Michael E. ParkerSelf-possession and connectedness are essential when dealing with difficulty and challenges at the workplace, whether confronting competitive encounters or encountering the growing pressures of uncertainty and change. No matter how much acumen, maturity, and preparedness you have, you will be tested.

The question, however, isn’t if you’ll be tested, it’s what to do when you are tested. Leaders are always expected to be equipped with the right answers and armed with the right knowledge, but the truth is that sometimes, it’s a bit difficult to know what one ought to do next to maintain composure. Looking to an individual’s body language, attitude, agility, and availability are important indicators. For leaders in the workplace, what’s valued is elevated performance, acumen, the management of staff, and aptitude. Before attempting any extraneous efforts to combat difficulties in the workplace, be sure to address workplace culture, ensuring that employees and peers feel comfortable and secure in their jobs. More than that, they should feel appreciated.

During moments of crisis, composure isn’t merely invaluable, it’s essential. It’s the ability to handle; it’s the barometer of effectiveness. The competence to change one’s stripes, reinvent, reevaluate, and reimagine during times of professional adversity could mean the difference between boosting yourself and losing your job. Don’t panic; instead, look to past challenges and mentors and construct a way to solve whatever issue, employing a troubleshooting mindset. If that seems impossible, view the following tips for maintaining fortitude and self-assurance:

Don’t Let Emotions Rule Your World: Motivated and sufficient leaders tend to have a few things in common, and one of those things include an ability to keep their cool. They don’t scream, yell, lose control, or even react physically. These true captains of cool understand that unleashing emotions can confuse, distract, and intimidate underlings, and so they instead focus their attention on care and concern.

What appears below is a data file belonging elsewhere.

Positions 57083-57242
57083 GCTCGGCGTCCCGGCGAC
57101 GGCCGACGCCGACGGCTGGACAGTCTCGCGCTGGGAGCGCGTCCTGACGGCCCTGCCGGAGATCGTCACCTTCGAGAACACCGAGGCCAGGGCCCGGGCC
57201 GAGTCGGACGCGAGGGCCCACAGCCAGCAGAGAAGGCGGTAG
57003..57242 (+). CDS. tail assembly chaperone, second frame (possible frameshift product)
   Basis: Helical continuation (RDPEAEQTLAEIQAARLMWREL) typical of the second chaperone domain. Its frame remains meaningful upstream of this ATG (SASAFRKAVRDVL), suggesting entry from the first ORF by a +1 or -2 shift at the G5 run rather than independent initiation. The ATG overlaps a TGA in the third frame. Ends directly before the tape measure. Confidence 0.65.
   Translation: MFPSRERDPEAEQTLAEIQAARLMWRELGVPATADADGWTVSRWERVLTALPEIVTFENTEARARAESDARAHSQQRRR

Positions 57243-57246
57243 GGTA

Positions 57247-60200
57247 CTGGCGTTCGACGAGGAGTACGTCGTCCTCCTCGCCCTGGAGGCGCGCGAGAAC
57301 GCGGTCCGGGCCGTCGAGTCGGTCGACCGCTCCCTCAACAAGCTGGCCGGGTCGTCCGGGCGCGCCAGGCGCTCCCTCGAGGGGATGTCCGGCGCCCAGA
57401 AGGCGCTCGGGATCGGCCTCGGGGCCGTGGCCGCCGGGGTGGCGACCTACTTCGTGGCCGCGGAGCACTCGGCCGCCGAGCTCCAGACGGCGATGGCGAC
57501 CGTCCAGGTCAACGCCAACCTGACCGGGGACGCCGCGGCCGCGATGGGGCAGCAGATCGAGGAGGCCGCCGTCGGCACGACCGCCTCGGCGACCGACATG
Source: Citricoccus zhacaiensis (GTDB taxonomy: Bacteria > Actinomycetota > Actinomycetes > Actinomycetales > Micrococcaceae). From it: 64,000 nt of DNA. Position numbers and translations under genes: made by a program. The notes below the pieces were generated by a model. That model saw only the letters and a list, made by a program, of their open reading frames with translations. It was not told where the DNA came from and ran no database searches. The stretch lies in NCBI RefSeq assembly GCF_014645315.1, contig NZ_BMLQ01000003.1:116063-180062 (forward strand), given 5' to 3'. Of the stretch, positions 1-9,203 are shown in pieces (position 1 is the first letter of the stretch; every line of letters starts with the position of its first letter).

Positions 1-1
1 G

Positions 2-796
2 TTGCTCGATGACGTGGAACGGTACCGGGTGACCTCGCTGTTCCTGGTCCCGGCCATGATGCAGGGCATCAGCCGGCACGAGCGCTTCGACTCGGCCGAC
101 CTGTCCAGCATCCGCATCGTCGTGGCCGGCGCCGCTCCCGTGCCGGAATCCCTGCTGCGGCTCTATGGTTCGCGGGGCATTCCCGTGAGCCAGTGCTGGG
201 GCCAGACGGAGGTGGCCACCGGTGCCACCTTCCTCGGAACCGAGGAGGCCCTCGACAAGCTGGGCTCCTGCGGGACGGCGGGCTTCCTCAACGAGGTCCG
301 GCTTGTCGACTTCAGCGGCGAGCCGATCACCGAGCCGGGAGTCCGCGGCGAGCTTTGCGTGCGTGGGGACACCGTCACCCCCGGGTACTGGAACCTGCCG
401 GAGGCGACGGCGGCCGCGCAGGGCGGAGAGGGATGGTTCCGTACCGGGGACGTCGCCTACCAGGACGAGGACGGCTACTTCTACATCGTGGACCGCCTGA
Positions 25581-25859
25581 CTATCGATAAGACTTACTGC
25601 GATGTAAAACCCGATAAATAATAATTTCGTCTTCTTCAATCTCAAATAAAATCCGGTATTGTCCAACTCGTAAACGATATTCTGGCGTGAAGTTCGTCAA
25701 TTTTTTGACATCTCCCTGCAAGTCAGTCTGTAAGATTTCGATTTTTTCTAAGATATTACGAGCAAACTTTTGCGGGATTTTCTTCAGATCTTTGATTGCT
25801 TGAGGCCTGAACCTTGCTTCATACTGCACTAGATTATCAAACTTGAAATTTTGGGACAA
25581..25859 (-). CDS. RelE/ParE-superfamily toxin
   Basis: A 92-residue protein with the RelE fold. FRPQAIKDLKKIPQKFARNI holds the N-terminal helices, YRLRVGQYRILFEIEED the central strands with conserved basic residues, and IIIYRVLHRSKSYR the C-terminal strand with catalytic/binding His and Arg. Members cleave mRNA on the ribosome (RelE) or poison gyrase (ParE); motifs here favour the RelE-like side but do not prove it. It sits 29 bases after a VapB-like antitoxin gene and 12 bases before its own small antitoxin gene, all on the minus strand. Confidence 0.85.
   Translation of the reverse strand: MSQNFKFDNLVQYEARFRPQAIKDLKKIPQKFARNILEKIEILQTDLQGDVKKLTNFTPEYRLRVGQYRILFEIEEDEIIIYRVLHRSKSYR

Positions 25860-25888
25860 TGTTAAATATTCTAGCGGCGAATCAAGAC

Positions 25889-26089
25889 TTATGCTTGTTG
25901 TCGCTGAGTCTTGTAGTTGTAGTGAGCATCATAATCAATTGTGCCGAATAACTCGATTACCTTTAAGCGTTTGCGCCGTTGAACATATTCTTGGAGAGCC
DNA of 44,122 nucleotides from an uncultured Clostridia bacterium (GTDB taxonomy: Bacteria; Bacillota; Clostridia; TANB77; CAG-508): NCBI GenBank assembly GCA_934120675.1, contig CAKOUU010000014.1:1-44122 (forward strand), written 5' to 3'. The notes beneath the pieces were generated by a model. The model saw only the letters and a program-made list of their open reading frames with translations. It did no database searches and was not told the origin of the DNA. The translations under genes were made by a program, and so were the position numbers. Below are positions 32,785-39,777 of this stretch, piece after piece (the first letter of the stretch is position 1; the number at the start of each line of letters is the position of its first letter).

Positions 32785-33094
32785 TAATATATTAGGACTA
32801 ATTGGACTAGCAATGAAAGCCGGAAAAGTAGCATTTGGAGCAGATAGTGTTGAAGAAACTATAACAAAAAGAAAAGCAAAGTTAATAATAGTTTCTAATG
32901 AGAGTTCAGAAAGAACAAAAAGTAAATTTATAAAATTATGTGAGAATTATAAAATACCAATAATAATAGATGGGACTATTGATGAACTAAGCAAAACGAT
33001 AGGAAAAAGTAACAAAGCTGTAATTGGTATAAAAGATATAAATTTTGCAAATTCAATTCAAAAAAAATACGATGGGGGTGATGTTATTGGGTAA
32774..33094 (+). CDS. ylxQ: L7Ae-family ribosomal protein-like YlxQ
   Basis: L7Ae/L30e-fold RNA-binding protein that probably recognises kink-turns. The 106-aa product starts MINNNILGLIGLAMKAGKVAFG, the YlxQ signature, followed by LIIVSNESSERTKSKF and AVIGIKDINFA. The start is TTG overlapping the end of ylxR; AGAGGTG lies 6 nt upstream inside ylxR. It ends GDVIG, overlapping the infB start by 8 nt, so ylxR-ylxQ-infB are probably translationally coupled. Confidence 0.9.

Don’t Take It To Heart: Often, it’s just business. Leaders understand that some criticisms, circumstances, and decisions aren’t personal jabs or agendas. Many time office politics and other influences impact changes within a space. The important thing is to maintain perspective and steer clear of defensiveness. If you’re finding it difficult to maintain composure, consider taking a walk or having a cup of tea to settle yourself. Obstacles can be a major test for you and your team, encouraging you to seek out proper solutions.

Maintain Positivity: While it’s easier said than done, practice being upbeat and tone-positive. Leaders are always being watched, monitored, and mimicked. Through your demeanor, you’re demonstrating being positive enables a leader to foster an attitude of hope and inspiration in their peers. That positive can also signify strength to employees who are weary due to chaos or dilemmas. Beat away uncertainty and focus your team toward improvement and involvedness.

Be Confident and Fearless: Fear can get the better of anyone, whether you’re at the top or near the bottom. Fear can be the item to undermine a cool persona, and complicate the ability to behave rationally or objectively. When that fear begins to seep in, pause and ask yourself why this is happening, what’s the worst that’s going to happen, and who you can look to help you realize that the problem has a solution? You’ll find that those answers are a bit closer than you think.

Take Your Time: Rather than being reactionary, take the time to edit out doubt and anger, and respond to issues with authority, confidence, and conviction. Leaders who deal in intentional decisiveness will find that their messages are better received and leaders are better respected.

Leaders should be accountable. Assuming responsibility and correcting actions is the best way to solve a situation before it blossoms into something uncontrollable. Also in the same vein of things, it’s important to feign familiarity with a new situation. When leaders demonstrate to underlings that they have knowledge, experience, and control, this garners respect and confidence. Ability to master and manage a situation sets the tone for success.